401(k) Investment Strategies by Age

October 12, 2021

Your 401(k) is a dynamic investment vehicle, and your strategies should reflect that. Here’s an overview of the best 401(k) investment strategies by age.

For most of us, the single most familiar investment vehicle is our 401(k) plan. It’s one of the most common retirement accounts out there.

There’s just one problem—while all of us have strong ambitions toward a comfortable retirement, we also don’t know how to leverage our 401(k)s successfully.

While there are plenty of great strategies out there, many of them rest on your age. After all, your 401(k) is ultimately a time-sensitive investment. Here’s a look at the best 401(k) investment strategies by age.

Why You Need an Age-Based Strategy

Technically, you could invest the same way throughout your life. You shouldn’t. Your life changes as you age, and your investment strategies should too.

Remember, a 401(k) plan is ultimately a time-sensitive account. You’re going to need that money when you retire, which for most people means age 65 and up. This means two things:

  1. You need to have enough saved by your target retirement age in order to afford retirement
  2. You have to preserve capital as much as possible the closer you get to retirement

In other words, your 401(k) investment strategy has to age with you.

Rule of Thumb for Strategies

In theory, you could apply any investment strategy you like. However, for most people, your 401(k) strategy should match your investment strategies elsewhere. This is most likely to give you an investment strategy that you’re comfortable with long-term, since you retain the same degree of risk exposure and roughly the same growth level.

The only exception is if the goals are dramatically different between the accounts.

For example, your 401(k) plan is designed for a future retirement date decades into the future—a long-term investment, in other words. This gives you plenty of time to take risks and recoup losses early on. It’s also a very different strategy from an investment account you’ll withdraw money from in the next five to ten years, such as an investment account created to save for a down payment on a house.

401(k) Investment Strategies by Age

With that in mind, here’s a breakdown of the best 401(k) investment strategies by age. The easiest way to approach this is by decades.


In your 20s, the world is your oyster. You have at least four decades until you retire, which is plenty of time to recover from risky investments that don’t pay off. Plus, you don’t have many life commitments yet (like kids or a mortgage) so you can afford to throw more of your income at your 401(k).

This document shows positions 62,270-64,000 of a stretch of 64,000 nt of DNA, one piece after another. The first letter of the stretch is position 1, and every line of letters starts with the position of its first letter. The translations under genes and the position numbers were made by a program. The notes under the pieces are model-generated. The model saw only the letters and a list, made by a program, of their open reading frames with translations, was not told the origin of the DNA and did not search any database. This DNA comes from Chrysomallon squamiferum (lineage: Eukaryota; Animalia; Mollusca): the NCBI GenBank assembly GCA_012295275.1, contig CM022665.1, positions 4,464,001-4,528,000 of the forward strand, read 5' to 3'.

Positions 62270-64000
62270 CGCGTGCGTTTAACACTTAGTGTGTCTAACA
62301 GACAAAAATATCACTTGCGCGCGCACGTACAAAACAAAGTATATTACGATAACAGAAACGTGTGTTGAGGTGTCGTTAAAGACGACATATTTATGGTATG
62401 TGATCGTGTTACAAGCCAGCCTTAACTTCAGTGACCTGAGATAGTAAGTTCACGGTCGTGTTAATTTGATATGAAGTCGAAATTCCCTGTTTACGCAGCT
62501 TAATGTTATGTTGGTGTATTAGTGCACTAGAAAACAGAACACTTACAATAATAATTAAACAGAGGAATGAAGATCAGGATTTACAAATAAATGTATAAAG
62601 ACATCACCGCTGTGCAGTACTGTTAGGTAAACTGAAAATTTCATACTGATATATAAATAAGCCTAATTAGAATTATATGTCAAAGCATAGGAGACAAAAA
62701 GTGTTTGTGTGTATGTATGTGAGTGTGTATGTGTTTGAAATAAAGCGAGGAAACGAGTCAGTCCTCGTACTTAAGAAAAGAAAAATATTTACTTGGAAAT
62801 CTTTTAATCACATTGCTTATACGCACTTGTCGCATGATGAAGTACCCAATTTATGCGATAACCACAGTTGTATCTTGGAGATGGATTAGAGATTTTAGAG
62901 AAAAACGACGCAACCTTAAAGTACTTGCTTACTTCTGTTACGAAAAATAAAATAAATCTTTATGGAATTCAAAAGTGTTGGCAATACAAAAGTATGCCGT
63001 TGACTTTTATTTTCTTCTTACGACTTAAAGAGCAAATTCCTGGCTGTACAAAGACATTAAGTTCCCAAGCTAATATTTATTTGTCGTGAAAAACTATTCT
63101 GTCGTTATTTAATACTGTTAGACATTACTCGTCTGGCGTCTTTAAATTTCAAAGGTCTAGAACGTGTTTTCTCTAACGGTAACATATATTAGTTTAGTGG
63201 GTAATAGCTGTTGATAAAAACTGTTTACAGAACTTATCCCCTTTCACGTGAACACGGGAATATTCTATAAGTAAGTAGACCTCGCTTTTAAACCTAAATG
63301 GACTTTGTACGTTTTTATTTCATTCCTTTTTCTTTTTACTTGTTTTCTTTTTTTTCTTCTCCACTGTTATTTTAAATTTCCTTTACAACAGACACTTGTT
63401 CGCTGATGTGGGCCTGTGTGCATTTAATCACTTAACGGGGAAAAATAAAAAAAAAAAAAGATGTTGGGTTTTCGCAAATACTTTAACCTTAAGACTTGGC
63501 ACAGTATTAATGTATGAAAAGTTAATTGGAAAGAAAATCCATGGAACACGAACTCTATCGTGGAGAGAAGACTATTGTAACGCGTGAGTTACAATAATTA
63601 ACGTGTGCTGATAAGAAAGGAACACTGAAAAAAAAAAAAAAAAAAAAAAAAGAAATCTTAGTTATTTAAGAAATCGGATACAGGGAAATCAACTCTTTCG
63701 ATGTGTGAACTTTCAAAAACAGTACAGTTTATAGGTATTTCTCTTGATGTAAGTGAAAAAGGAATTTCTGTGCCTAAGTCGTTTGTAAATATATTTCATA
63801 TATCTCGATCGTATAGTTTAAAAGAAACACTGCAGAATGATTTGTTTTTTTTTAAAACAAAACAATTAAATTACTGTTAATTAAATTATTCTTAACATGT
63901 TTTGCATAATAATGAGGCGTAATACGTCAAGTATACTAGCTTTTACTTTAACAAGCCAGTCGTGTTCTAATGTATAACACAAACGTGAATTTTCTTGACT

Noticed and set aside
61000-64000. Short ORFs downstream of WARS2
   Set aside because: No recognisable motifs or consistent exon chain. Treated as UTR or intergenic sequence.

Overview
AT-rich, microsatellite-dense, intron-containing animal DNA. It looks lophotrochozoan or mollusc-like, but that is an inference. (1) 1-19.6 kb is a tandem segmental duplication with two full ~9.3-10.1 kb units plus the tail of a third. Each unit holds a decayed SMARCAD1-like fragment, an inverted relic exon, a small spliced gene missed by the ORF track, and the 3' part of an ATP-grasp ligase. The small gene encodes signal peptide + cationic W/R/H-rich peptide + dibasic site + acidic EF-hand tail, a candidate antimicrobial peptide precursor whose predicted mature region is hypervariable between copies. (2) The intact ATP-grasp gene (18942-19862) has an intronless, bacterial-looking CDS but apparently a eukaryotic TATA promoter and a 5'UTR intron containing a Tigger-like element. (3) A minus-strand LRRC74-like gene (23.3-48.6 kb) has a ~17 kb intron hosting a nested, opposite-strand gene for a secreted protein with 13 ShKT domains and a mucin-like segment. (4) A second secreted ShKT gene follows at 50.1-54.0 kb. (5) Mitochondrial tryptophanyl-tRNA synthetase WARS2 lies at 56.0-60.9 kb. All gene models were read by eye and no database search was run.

In simple terms? Your 20s is the time to take risks—as much risk as you can stomach—and put as much of your income toward retirement as you can afford.

In terms of your 401(k), that means putting most of your portfolio toward stocks. Think something in the family of 80% (if you can stomach going that high). This will make your portfolio more volatile, but remember, you have decades to recover any losses. Take a critical look at the funds offered in your 401(k) and choose the option with as much risk as you can tolerate.

This is also the time to try new things in investing. For example, this is the time to invest in things you love in pursuit of a payoff down the road—for example, Millennials are the keenest art investors on the market right now. Just make sure you do your homework about what can be held in your 401(k).


In your 30s, you still have at least three decades and change to recover losses. The difference is that you may have other life commitments come into play—kids, a mortgage, car payments, or debt for an advanced degree, to name a few. That means you probably have less income to throw at retirement.

You should still keep the same risk distribution (mostly stocks) but take the time to do an assessment of your financial goals. Are you hoping to send a kid to college? Pay off a house? Start a business? These will affect your income distribution, which will affect how much you can realistically afford to invest in retirement each year.


In your 40s, this is when you start to get more retirement minded. You’re now about twenty years away from the minimum retirement age, roughly the midpoint of your life.

If you didn’t do much retirement planning earlier in your life or switched to a more lucrative career, you can still make up the difference, but you’ll have to buckle down and make some sacrifices. If you’re on track, this is the decade to buckle down on portfolio building. Either way, retirement should be at the forefront of your financial planning, even if you’re paying down a mortgage or preparing to send kids to college.

At this stage, most investors should still have about 60% to 70% stocks in their 401(k), and you should still be maxing out your 401(k) contributions.

50s and 60s

At this stage, you’re getting closer to retirement every year. You should still be just as serious about retirement as you were in your 20s, but you’re also going to have to adapt to a more conservative strategy.

At this stage, stocks should be around half of your portfolio, with bonds making up most of the remainder. Gradually taper into majority bonds as you get older, as this will help preserve the capital you already have.

Invest in What You Love While Diversifying Your Portfolio

Like any other investment, your 401(k) plan is a dynamic investment vehicle. 401(k) investment strategies by age reflect this, evolving to help you invest as you move toward your retirement goal.

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